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StepManiaX and Ninja Soldier (M2) Thoughts

Arcade news hasn’t been particularly slow lately, but I’ve been slow to writing about it. Luckily for me, I happened to stumble upon just the right inspiration. While my commentary on StepManiaX may be long overdue, this Ninja Soldier crud is totally topical. It balances out, right?

So without further ado, let’s get crackin’.


StepManiaX may be beneficial to the American arcade industry.

I know I’m just the slightest bit late to the punch with this news, but I’ve been wanting to write an article about the coin-op version of StepManiaX since the very day word dropped on Arcade Heroes. Better late than never, ya know?

Although I don’t think I’ve ever really mentioned it on my blog, I am quite the Dance Dance Revolution freak. As far as skill level goes, I’m pretty average. But as far as dedication goes, I’m a straight-up addict. I play Max 2, Extreme 2, SuperNOVA 2, and DDR II for hours on end every day. It’s just that flipping fun. (And the local arcade operator at the Wal-Mart might be installing a DDR machine soon!)

Since I’ve become such a DDR freak in the past school year, it should come as no surprise that I was super excited when I heard StepManiaX was receiving a coin-operated arcade release. Prior to now, the only version available was a free-play installation meant for “Home Fitness, Education, E-Sports, and Family Recreation Centers.” While this is certainly good as well, I definitely prefer a coin-op version that I can actually access. But I suppose I haven’t even told you yet: What is StepManiaX?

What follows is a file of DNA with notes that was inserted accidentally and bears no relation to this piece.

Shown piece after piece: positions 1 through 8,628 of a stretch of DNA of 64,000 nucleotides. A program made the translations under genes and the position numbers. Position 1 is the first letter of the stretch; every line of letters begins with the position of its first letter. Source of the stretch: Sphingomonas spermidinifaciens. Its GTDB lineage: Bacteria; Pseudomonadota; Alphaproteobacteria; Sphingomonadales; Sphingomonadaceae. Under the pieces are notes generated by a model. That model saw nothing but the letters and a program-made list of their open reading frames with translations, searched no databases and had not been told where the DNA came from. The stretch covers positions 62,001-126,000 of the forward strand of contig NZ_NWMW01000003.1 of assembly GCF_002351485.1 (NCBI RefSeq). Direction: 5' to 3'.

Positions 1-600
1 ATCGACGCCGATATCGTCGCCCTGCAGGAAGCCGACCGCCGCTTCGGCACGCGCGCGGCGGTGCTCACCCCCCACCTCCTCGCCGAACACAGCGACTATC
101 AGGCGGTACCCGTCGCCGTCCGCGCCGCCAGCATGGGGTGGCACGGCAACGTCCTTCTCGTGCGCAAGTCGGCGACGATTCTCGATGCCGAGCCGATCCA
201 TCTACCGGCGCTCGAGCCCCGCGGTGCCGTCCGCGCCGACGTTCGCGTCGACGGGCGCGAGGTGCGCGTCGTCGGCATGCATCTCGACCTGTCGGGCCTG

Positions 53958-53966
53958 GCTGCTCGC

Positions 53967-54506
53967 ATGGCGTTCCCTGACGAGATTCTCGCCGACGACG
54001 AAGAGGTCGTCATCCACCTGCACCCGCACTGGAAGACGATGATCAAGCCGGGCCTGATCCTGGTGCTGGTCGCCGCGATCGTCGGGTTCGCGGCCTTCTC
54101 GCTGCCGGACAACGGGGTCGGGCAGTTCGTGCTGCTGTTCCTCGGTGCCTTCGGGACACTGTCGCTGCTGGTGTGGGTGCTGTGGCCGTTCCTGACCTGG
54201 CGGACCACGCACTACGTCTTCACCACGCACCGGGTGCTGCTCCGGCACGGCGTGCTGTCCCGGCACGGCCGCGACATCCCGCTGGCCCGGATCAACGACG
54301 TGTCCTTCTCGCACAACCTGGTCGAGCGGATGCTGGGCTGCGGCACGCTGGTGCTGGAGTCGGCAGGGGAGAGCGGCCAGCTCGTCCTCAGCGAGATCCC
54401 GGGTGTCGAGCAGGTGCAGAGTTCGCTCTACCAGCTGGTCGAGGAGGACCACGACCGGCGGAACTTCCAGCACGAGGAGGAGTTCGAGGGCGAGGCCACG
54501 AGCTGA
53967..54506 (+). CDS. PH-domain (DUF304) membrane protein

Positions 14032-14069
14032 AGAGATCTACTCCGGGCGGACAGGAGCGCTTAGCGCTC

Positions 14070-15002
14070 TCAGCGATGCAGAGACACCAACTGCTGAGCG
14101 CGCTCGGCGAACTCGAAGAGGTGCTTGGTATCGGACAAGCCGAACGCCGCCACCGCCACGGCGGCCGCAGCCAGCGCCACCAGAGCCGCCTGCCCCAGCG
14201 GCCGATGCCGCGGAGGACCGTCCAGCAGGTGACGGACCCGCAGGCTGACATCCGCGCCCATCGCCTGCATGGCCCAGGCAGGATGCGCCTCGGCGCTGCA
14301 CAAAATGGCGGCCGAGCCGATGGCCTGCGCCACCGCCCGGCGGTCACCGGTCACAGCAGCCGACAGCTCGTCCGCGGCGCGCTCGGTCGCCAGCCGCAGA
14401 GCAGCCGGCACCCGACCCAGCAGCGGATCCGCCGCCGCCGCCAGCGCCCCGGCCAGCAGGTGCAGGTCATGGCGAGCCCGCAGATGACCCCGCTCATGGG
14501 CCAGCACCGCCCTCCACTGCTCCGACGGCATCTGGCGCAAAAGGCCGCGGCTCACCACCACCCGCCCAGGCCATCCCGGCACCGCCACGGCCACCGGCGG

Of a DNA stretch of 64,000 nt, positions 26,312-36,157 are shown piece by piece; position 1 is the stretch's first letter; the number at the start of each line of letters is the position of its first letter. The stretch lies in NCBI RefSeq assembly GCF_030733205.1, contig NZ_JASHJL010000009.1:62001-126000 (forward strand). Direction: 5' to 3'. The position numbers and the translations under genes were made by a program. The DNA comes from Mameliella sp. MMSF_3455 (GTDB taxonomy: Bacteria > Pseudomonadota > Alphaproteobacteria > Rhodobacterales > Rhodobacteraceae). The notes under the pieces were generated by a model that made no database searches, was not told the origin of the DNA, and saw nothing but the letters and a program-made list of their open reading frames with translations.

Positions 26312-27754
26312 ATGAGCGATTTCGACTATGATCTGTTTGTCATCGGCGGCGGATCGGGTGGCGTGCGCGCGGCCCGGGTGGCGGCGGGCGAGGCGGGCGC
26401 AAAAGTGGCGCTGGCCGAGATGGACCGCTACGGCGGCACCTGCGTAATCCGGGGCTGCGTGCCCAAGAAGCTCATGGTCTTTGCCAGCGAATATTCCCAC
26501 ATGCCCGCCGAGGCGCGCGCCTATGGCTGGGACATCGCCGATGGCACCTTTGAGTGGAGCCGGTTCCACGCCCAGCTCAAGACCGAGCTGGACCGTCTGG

Developed by the team at StepRevolution and helmed by the renowned Kyle Ward, StepManiaX is a new five-panel dancing game in which players step to the beat of the music. Like Dance Dance Revolution, the panels are arranged in the cardinal directions (left, down, up, right), with the addition of a center panel a la Pump It Up.

For singles (only one dance pad), there are four difficulty levels: Basic, Easy, Hard, and Wild. For doubles (both dance pads), there are three difficulty levels: Dual, Full, and Team, the latter of which is meant for two players. And like any good arcade dancing game, there are plenty of customizable configurations, such as speed, effects, and more.